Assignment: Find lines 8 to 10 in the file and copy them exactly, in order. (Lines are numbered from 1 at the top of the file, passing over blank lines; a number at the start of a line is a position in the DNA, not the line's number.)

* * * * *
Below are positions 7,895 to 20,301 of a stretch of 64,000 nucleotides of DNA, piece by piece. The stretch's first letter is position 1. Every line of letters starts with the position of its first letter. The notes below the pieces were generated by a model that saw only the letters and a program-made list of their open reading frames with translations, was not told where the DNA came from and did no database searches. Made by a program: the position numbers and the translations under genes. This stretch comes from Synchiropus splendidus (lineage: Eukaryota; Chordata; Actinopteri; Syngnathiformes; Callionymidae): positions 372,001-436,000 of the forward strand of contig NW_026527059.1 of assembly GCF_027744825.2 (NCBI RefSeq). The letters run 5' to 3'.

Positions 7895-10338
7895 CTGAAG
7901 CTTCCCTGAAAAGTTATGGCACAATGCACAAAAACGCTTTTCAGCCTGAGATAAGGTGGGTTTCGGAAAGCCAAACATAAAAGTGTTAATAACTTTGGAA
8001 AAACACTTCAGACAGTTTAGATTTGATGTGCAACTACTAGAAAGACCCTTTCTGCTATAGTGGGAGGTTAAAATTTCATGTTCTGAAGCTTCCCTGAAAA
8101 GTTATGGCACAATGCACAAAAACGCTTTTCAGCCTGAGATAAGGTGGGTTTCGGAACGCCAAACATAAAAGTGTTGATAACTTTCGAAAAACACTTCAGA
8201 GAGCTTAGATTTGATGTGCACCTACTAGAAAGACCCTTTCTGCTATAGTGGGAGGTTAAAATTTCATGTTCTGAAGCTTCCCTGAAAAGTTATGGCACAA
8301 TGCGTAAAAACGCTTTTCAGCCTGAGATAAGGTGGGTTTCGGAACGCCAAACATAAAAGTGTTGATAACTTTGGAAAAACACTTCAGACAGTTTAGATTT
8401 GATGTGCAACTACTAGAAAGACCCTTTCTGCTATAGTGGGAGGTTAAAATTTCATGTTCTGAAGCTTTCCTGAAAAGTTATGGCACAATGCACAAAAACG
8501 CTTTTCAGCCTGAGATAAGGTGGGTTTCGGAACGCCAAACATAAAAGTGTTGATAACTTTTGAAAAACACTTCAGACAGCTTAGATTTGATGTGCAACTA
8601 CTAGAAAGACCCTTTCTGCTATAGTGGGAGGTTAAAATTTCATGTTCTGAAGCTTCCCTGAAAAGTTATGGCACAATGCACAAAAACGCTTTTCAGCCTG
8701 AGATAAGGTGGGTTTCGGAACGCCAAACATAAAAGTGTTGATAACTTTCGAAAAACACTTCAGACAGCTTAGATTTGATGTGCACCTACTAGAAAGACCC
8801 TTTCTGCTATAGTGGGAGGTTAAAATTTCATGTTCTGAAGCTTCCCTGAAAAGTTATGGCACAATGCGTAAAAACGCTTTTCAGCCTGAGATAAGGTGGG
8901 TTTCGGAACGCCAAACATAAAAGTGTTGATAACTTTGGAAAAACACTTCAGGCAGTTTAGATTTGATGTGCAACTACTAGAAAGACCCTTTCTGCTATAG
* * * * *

8301 TGCGTAAAAACGCTTTTCAGCCTGAGATAAGGTGGGTTTCGGAACGCCAAACATAAAAGTGTTGATAACTTTGGAAAAACACTTCAGACAGTTTAGATTT
8401 GATGTGCAACTACTAGAAAGACCCTTTCTGCTATAGTGGGAGGTTAAAATTTCATGTTCTGAAGCTTTCCTGAAAAGTTATGGCACAATGCACAAAAACG
8501 CTTTTCAGCCTGAGATAAGGTGGGTTTCGGAACGCCAAACATAAAAGTGTTGATAACTTTTGAAAAACACTTCAGACAGCTTAGATTTGATGTGCAACTA